Q: The bear market has been causing me some serious heartburn. Not only is my account losing money, but I am down more than the S&P 500, the NASDAQ and every other index I can think of. Given my losses, maybe I should just throw in the towel and buy a mutual fund. Your thoughts?
A: Based on your question, it sounds like you think mutual funds are a second-rate investment solution. Personally, I love mutual funds and exchange-traded funds. They provide instant diversification and they make it easy to move large amounts of money in my portfolio very quickly. Plus, they are cheap—especially if you buy passively-managed institutional funds like Vanguard’s Total Stock Market Index fund. There is nothing second-rate about mutual funds and exchange-traded funds
Regarding your portfolio’s performance, I point you to a column I wrote last year titled “Confessions of a Bull Market Genius.” The column describes how bull markets can fool people into thinking they know more than they really do. Making money in a bull market requires little skill and discipline. However, when the bull market ends, the ensuing bear market quickly reveals who is truly a skilled investor and who is simply a bull market genius.
As you think about your performance, I suggest you ask yourself some questions. For example, what kind of homework did you do before you bought your stocks? Properly researching a stock involves a lot more than looking to see how it has performed compared to other stocks. It is also more than reading write ups on investing websites like Motley Fool or Seeking Alpha. When you analyze a stock, you need to dig into its financial statements to see how it makes money. You need to ask questions, such as: What are its major lines of business? Which lines are profitable and which are not? Is the business growing? How much leverage does it have? How well does it innovate? Who are its main competitors and how well does it compete? Does this company have a unique advantage or edge relative to its competition? Do its profits justify the price of the stock? Are there reasons beyond profitability to own this company? Is this a company I want to own or is it just a stock I want to buy? As a reference point, Warren Buffett buys companies he wants to own, not stocks he wants to buy. There can be a very big difference.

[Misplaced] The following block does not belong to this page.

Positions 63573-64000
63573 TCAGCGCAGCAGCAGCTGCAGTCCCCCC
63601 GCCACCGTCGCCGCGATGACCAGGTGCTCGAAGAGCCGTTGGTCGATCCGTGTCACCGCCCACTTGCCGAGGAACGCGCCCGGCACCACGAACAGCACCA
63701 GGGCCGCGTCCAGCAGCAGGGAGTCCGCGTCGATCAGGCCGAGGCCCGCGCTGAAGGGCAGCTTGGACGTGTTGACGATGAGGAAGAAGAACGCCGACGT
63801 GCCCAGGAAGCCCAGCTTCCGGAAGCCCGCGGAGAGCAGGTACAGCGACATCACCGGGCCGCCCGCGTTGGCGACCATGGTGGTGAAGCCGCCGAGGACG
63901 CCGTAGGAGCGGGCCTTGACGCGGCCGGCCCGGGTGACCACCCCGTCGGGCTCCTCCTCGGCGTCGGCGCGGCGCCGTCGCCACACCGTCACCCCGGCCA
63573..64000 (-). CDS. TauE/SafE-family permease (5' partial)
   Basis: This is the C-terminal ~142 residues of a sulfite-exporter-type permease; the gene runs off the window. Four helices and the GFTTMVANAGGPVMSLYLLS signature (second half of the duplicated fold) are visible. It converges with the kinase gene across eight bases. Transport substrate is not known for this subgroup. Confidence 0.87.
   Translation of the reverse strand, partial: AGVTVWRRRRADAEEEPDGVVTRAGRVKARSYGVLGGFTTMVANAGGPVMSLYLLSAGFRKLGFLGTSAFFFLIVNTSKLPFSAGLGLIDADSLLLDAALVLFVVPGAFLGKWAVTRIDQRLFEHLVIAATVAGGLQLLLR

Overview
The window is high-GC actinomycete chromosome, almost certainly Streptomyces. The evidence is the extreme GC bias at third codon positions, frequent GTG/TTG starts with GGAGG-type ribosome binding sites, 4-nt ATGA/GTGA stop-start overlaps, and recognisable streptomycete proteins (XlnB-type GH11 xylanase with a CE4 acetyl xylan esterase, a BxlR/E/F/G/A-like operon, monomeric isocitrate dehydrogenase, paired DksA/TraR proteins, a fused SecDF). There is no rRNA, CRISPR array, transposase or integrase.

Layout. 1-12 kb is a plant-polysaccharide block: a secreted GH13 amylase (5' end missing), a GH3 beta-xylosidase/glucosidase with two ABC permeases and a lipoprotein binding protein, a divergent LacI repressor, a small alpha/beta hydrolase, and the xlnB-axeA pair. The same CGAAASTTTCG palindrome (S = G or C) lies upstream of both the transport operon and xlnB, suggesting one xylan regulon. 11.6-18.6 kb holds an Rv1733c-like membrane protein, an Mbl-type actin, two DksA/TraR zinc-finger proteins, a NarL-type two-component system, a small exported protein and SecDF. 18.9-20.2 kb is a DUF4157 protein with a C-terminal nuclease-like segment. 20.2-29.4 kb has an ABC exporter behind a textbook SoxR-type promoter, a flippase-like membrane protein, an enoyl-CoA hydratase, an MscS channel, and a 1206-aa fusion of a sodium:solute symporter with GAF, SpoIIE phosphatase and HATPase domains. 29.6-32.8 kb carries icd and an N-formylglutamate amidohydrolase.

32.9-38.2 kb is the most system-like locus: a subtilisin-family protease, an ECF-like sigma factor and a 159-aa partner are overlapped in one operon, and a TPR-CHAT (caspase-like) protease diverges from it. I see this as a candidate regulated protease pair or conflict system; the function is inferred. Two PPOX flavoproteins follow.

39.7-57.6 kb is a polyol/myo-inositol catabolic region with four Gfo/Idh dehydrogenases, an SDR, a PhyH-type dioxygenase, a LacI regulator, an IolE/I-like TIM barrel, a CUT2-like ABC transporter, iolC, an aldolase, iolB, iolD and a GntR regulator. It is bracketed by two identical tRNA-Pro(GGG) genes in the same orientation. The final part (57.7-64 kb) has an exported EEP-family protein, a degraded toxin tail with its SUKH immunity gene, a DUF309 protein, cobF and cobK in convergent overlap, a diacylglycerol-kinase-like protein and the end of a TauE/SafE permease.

If you did not properly do your homework before, you need to do it now so you can decide whether you should ride your stocks through the bear market. If you don’t have the appetite to do the analysis, then do yourself a favor and sell your stocks and buy a fund.
You should also take a look at your asset allocation. Determining how much of your portfolio should be invested in stocks versus bonds versus cash is one of the most important investment decisions you will make. A strong, resilient portfolio will usually own a mixture of all three asset classes. The proportions in each will be based on how much volatility you want and the kind of return you need the portfolio to generate. You also need to look at how much money you expect to withdraw from the portfolio in the next few years. Your expected withdrawals help determine how much to put into your bond allocation.
Finally, look carefully at how much money you invest in any one stock. The fact that you are underperforming every benchmark indicates that you probably have a highly concentrated portfolio. As a case in point, as of this writing, the NASDAQ index is down 27.4%. A diversified portfolio of tech stocks would probably be down a similar amount. However, if you had large positions in Nvidia (-46.4%) or Meta Platforms (-51.0%) or Amazon (-31.9%) you would be well below the index.
Whatever you decide to do, I highly encourage you to educate yourself on sound investment principles. Several excellent books have been written on the subject, including Burton Malkiel’s A Random Walk Down Wall Street, and Benjamin Graham’s timeless The Intelligent Investor.
Steven C. Merrell MBA, CFP®, AIF® is a Partner at Monterey Private Wealth, Inc., a Wealth Management Firm in Monterey. He welcomes questions that you may have about investments, taxes, retirement, or estate planning. Send your questions to: Steve Merrell, 2340 Garden Road Suite 202, Monterey, CA 93940 or email them to email@example.com.